If you can't do that, then there's a problem. I never thought about this until I read yet another, really good article about it in T-Nation a while back. We were all born capable of achieving ATG squatting. If you watch young children, most of them can do this without a problem. However, us Westerners and office dwellers i do so much sitting that we lose the ability to ATG squat. We're only capable of ass-parallel squats because that's pretty much the extent of what we need our hamstrings to do for us. Since when did muscle weakness, shortness and stiffness become acceptable? Maybe it was the iron gamers who realized that you can lift more weight in partial, parallel squat than an ATG squat. Oh, ego has always been a good reason to pass along bogus training information! To top it all off, nobody's ever picked up a date from having well-developed hamstrings. Wow, NICE HAMSTRINGS!!!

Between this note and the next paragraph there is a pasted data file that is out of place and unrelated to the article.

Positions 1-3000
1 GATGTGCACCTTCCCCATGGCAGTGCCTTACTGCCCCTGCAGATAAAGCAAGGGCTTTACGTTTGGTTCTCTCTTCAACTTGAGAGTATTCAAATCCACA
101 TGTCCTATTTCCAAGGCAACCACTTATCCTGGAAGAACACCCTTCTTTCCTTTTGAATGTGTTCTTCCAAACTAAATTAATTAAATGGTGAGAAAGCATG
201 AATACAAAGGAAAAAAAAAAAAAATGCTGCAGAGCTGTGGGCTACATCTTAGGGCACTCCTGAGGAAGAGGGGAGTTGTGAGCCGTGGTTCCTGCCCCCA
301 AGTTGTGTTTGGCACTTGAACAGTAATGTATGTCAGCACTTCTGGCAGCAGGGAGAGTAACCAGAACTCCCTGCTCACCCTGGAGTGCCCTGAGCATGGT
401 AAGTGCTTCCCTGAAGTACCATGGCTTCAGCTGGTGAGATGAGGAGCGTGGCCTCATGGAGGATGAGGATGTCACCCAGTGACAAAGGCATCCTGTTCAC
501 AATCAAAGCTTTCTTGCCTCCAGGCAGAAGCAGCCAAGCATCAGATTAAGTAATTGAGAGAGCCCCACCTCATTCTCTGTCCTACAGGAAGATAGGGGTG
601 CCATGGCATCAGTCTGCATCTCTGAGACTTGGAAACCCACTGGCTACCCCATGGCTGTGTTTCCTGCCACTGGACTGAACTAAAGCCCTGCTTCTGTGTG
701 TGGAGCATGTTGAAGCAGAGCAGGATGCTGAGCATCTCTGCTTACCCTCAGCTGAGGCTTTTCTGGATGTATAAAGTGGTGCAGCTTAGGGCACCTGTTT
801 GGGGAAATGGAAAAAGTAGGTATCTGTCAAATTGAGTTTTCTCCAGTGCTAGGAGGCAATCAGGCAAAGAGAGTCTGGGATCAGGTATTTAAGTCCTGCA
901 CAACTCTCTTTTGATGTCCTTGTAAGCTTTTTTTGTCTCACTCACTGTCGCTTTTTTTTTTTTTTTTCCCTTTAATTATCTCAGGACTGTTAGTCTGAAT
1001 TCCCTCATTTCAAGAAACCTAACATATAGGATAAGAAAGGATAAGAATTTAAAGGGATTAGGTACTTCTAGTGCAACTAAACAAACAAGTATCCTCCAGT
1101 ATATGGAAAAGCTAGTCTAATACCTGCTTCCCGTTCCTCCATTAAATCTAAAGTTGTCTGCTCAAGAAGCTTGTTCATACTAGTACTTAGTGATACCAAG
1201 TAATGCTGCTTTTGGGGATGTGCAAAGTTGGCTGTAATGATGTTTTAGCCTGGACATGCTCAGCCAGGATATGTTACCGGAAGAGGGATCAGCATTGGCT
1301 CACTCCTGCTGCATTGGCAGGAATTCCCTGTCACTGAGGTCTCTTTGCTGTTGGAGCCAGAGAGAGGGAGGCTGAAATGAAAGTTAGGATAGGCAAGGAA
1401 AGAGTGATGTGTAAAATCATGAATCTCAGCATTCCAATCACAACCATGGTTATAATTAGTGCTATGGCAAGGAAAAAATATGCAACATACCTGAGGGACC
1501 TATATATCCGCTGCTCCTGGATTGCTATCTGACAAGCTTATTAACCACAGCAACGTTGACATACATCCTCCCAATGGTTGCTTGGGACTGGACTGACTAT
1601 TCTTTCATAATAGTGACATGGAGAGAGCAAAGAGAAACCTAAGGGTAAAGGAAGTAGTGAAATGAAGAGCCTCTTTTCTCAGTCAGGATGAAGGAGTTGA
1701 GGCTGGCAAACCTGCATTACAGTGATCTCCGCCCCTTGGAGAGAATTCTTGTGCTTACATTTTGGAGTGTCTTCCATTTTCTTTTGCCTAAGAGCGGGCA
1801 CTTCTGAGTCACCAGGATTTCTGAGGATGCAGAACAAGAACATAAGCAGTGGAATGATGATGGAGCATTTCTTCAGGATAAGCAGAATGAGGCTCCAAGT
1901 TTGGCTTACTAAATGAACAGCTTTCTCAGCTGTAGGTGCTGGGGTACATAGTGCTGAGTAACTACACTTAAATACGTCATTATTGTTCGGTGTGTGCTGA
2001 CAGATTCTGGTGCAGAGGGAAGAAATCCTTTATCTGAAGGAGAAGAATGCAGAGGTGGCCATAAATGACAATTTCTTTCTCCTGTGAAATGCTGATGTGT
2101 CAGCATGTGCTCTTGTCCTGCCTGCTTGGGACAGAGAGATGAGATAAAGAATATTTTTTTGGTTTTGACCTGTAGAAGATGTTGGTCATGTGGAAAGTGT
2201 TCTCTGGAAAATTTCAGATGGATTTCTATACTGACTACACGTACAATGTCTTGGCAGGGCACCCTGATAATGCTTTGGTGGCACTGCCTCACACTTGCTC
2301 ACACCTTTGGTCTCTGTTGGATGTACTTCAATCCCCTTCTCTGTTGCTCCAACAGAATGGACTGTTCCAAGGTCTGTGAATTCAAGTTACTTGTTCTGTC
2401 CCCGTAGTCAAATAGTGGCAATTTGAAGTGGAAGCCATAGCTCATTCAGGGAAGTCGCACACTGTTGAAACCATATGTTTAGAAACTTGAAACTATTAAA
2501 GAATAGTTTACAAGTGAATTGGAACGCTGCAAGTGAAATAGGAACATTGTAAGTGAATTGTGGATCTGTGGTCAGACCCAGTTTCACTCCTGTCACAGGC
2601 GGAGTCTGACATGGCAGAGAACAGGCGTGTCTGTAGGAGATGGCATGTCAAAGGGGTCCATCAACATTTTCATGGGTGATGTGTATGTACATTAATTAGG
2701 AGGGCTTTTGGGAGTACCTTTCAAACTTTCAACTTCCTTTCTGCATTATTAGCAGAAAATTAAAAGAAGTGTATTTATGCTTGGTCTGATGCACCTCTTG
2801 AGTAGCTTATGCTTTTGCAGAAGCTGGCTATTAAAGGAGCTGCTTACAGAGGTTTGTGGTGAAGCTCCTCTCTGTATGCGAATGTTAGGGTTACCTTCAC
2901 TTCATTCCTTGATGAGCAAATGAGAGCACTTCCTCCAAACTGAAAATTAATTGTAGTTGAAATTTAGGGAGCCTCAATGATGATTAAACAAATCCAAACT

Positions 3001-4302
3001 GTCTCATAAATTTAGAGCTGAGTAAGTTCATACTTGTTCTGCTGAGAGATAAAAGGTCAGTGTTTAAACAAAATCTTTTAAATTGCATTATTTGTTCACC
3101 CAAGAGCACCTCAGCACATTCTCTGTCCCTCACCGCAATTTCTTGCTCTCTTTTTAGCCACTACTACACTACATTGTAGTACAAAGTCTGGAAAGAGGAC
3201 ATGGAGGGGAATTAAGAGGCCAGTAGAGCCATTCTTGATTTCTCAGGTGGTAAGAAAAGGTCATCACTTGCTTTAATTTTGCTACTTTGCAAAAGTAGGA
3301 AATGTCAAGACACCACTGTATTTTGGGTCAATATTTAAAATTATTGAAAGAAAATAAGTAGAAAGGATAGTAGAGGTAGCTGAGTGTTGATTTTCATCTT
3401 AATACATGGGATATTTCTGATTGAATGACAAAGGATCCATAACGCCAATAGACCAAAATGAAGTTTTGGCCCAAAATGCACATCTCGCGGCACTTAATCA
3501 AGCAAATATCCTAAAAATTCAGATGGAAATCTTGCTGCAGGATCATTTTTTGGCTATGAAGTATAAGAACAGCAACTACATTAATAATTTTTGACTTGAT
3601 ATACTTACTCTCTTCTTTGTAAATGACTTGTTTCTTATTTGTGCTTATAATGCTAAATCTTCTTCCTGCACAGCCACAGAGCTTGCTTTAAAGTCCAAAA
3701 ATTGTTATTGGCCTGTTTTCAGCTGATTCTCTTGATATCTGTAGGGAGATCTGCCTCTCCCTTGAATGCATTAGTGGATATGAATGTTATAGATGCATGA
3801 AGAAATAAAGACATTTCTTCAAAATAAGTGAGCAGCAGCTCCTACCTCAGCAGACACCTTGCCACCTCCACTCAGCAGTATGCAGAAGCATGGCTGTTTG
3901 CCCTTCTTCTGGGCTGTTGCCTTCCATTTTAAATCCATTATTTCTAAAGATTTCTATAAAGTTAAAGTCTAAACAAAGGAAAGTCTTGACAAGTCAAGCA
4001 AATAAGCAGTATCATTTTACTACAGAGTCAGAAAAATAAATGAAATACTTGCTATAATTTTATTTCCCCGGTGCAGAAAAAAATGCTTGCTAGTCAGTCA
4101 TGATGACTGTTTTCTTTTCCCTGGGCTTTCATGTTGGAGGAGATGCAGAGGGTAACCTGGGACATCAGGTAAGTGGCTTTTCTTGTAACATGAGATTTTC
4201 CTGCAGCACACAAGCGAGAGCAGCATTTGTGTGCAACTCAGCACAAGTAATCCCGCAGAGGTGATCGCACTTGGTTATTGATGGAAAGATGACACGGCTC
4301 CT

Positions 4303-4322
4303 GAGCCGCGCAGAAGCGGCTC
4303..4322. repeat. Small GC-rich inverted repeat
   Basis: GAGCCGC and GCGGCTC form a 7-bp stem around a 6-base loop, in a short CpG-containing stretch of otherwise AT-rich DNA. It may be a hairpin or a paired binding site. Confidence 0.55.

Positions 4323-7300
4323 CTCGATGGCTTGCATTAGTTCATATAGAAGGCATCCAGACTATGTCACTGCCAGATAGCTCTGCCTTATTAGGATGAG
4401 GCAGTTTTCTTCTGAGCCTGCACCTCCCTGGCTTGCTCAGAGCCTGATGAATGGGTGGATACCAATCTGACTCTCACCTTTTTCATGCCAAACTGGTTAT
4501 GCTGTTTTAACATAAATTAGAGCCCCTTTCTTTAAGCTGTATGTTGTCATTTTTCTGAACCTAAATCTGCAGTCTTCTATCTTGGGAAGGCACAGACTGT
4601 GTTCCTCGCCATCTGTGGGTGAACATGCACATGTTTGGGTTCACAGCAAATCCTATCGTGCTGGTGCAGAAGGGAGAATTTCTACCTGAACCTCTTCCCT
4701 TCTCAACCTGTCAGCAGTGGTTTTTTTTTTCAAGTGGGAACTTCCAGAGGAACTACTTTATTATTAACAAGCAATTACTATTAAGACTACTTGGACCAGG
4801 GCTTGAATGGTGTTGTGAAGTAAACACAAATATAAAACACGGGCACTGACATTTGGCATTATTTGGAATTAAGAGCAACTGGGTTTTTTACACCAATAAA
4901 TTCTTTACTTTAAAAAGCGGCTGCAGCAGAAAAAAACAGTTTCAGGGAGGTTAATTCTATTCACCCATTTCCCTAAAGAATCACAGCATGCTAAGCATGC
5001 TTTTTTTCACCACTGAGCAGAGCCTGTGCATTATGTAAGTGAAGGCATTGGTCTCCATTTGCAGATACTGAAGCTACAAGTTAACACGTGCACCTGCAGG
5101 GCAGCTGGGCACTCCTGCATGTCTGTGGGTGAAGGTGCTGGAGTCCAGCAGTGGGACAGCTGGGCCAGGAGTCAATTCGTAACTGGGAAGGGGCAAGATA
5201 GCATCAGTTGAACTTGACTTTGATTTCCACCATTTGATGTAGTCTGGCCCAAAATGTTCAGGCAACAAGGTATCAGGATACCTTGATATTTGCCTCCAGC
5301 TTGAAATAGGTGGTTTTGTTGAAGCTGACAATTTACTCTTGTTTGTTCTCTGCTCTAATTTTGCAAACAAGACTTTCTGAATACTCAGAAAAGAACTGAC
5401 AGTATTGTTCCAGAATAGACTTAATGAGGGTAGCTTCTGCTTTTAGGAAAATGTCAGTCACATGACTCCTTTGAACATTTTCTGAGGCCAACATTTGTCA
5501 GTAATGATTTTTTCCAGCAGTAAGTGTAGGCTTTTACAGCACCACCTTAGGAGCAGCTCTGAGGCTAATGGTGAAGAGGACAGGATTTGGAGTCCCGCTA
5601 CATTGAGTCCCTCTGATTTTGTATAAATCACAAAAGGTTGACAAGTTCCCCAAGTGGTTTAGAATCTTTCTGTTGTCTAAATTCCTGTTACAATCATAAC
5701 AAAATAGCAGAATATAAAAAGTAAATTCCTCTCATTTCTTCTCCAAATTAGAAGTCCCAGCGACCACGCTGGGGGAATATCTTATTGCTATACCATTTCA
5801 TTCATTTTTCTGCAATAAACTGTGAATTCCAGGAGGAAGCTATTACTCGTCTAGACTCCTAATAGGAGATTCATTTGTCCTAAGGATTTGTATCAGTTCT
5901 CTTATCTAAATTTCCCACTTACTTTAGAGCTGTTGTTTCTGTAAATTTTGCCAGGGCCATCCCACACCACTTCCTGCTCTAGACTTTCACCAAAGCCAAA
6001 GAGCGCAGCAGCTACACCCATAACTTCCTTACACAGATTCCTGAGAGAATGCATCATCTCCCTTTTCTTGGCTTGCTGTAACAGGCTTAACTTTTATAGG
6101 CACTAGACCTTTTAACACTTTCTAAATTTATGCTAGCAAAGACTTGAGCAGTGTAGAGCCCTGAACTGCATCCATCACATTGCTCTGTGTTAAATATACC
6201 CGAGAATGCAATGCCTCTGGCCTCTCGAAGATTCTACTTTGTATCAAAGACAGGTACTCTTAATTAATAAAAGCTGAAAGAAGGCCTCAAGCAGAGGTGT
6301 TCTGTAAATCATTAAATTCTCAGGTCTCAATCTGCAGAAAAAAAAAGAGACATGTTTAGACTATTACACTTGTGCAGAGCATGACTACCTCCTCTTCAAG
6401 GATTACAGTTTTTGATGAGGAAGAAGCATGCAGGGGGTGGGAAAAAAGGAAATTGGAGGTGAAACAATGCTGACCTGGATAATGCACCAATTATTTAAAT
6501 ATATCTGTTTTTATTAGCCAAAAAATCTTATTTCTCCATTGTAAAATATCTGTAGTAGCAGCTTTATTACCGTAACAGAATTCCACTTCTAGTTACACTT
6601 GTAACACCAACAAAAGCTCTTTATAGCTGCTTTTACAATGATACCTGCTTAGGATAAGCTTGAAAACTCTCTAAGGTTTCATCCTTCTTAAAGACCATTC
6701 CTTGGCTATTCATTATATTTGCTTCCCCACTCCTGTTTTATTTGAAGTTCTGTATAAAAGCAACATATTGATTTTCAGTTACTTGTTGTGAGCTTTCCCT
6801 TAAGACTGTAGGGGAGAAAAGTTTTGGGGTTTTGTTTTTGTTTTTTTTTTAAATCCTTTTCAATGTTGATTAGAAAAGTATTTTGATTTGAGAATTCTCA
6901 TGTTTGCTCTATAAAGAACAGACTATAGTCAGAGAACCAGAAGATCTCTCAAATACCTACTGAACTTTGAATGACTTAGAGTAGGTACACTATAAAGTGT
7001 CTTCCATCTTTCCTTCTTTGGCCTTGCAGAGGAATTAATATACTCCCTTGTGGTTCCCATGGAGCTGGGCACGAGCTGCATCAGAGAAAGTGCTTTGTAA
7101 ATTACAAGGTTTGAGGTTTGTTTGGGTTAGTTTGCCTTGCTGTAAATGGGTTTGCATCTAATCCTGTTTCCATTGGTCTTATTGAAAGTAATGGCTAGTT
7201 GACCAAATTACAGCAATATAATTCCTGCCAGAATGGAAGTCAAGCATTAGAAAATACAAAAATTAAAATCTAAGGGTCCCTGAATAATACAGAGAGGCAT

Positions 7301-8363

Why the focus on the hamstrings? Follow the muscle and remember, a muscle pulls its ends together or releases them in a controlled manner. So, if you're going to get your tush to the turf, your hamstrings are going to have to bring you down there. If you've got short and/or stiff hamstrings that never do anything but get you to the seat of the chair, then this is the reason why you can't ATG squat. Keep something else in mind too: your hamstrings are in the same line of fascia that your lower back muscles are in (FYI, superficial Back Line). They're tied together. If your hamstrings aren't right, then your lower back could suffer as a result. So, this goes beyond simple Squat PR lifts.